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Environmental activist Juan Rosario says that, after Hurricane Maria, Puerto Rico must do more to transition to renewable energy

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DIMITRI LASCARIS: This is Dimitri Lascaris reporting from San Juan, Puerto Rico. We are today at the second annual Puerto Rican Grid Conference, a conference which explores industrial solutions to the energy problems confronting the island. And I’m here today with Juan Rosario, the director of an organization called Amaneser 2025. Thank you very much for joining us on The Real News today.

JUAN ROSARIO: Thank you for having me.

DIMITRI LASCARIS: So could you tell us about your organization? When was it founded, why, and what does that seek to achieve?

JUAN ROSARIO: Well, I used to work with an environment organization for many, many years, but that organization closed. We kept on doing voluntary work. We have been for more than two decades talking about climate change, and about the things to come. And we were, like, for years advising our politicians that we should do something about that. It’s going to come, and it’s going to be harsh. Because they wouldn’t do anything. We created our organization nine months before the Hurricane Maria. We were–we have been telling them it’s going to come. It’s going to come and it’s going to be very harsh on us. It’s going to be very hard. And it was very hard. It was the biggest disaster ever on our country.

DIMITRI LASCARIS: And you sat on the board, I understand, of the energy utility here in Puerto Rico, PREPA, for a number of years. Can you tell us in what capacity you were a board member? And what were you advocating for in your capacity as a board member during that time?

JUAN ROSARIO: I was the first ever consumer representative at the board ever to be proposed and voted by the clients of our utility. So I started working there in 2012, and for three years I was the representative of the people at that board.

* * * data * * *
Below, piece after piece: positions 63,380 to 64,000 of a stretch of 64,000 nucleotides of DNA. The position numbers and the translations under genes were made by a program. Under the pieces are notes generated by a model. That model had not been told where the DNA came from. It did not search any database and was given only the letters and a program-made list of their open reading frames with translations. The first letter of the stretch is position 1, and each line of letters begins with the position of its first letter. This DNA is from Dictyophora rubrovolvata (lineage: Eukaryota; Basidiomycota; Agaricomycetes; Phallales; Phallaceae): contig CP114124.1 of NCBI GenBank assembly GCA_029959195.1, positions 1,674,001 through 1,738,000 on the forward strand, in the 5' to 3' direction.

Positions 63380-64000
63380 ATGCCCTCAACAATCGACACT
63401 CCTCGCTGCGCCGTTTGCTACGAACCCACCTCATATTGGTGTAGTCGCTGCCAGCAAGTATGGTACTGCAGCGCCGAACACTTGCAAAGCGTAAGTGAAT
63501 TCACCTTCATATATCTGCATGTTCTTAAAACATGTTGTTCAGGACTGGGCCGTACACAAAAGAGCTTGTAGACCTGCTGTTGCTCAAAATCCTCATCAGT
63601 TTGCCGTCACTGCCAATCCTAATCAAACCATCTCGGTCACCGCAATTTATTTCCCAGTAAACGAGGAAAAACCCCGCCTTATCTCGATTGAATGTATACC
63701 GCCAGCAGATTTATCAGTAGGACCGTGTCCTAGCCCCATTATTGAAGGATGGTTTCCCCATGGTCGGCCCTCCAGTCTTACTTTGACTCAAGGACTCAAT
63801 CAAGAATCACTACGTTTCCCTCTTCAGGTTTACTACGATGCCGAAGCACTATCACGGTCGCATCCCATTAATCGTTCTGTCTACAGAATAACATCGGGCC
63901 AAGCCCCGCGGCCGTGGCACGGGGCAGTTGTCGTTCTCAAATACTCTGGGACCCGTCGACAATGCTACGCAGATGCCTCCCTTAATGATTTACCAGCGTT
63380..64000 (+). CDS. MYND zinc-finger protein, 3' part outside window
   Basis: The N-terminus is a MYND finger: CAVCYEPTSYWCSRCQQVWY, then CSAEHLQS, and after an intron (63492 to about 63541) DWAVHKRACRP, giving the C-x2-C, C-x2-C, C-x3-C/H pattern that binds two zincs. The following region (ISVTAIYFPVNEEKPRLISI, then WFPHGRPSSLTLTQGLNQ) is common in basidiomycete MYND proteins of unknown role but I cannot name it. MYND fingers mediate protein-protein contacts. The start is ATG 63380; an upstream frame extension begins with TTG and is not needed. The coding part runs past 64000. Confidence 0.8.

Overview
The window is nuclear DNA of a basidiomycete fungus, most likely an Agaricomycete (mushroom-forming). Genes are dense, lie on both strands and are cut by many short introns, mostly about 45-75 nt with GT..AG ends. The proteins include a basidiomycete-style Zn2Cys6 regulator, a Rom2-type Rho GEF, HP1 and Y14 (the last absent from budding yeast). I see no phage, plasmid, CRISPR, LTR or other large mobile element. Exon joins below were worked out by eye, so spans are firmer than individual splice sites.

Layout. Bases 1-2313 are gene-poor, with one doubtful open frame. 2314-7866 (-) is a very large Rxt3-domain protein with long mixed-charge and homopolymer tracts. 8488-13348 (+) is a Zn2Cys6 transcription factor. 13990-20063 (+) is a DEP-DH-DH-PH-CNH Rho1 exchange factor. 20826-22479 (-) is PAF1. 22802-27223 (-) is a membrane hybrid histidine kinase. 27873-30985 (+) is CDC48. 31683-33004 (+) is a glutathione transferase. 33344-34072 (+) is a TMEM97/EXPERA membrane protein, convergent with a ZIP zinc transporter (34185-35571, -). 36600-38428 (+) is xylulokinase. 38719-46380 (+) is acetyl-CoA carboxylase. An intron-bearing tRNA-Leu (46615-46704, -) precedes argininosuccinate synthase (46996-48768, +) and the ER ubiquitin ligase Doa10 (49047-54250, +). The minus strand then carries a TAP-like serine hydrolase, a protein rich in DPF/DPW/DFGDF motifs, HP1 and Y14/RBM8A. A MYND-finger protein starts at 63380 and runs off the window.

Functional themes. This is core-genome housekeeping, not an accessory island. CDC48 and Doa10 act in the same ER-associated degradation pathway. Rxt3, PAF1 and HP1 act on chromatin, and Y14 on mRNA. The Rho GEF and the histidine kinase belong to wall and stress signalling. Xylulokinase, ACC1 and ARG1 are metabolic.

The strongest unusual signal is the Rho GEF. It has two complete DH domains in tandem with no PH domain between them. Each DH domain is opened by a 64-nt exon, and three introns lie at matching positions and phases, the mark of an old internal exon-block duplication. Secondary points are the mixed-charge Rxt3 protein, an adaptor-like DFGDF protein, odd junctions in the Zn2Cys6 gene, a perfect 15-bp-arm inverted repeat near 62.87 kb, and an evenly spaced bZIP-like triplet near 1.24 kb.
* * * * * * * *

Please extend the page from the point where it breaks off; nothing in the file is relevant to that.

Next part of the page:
DIMITRI LASCARIS: And you talk to me a little bit before the interview began about the use of gas, and the position that you took in terms of the island’s development of gas as an energy source. Can you tell me a little bit about that?

JUAN ROSARIO: Well, we were burning at that time around 20 million barrels of oil in our facilities to produce our electricity, and most of that fuel was very dirty fuel, and one that we wanted to get rid of. And we are still using it. It’s coal. So we thought that–we were advocating for renewable, or 100 percent renewable. We knew that wouldn’t happen in a decade, or probably two or three decades. So we thought it would be a good idea to use a liquefied natural gas as a transition fuel in order to get rid of coal. I still think that may have some sense. But that was three, four years ago. Now we are closer to the timing which we are going to have storage and renewable systems at a price that will be competitive with other fuel. So right now I’m not so sure that that’s a good idea. What I’m sure is that no matter for how short a period it is, we should never never, ever burn fracking gas. That’s another story.

DIMITRI LASCARIS: And do you feel that since Hurricane Maria–I mean, obviously there was devastating damage done to the island’s power generation systems. It took a long time for the electricity to become widely available again for the people of Puerto Rico. Do you feel that there has been significant progress made in diminishing the reliance of the island on fossil fuels for power generation? And do you think that the whole project of increasing the availability of renewable energy has made any real headway since Hurricane Maria?

JUAN ROSARIO: I think we are advancing. I see we are making some progress. I don’t think it’s fast enough. We are talking about being 100 percent renewable by by 2050. I think climate change won’t give us that amount of time. Climate change will push us towards it quicker than that. But anyway, some progress is being done. We, ourself, in our organization, are working with communities in the deployment of small systems of one to two cases that would be able to run. And they we are–we already have deployed some of them. Can make a house resilient in the sense that it can run the critical loads of the refrigerator, the TV, the lights, and some medical devices on their own. And so right now. It is becoming competitive with green power.

DIMITRI LASCARIS: Well, I’d like to thank you very much, Juan, for speaking to The Real News today.

JUAN ROSARIO: Thank you.

DIMITRI LASCARIS: And this is Dimitri Lascaris reporting for real news from San Juan Puerto Rico.

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Dimitri Lascaris is a lawyer that focuses on human rights and environmental law. He is the former justice critic of the Green Party of Canada and is a former board member of the Real News Network. You can follow him @dimitrilascaris and find more of his work at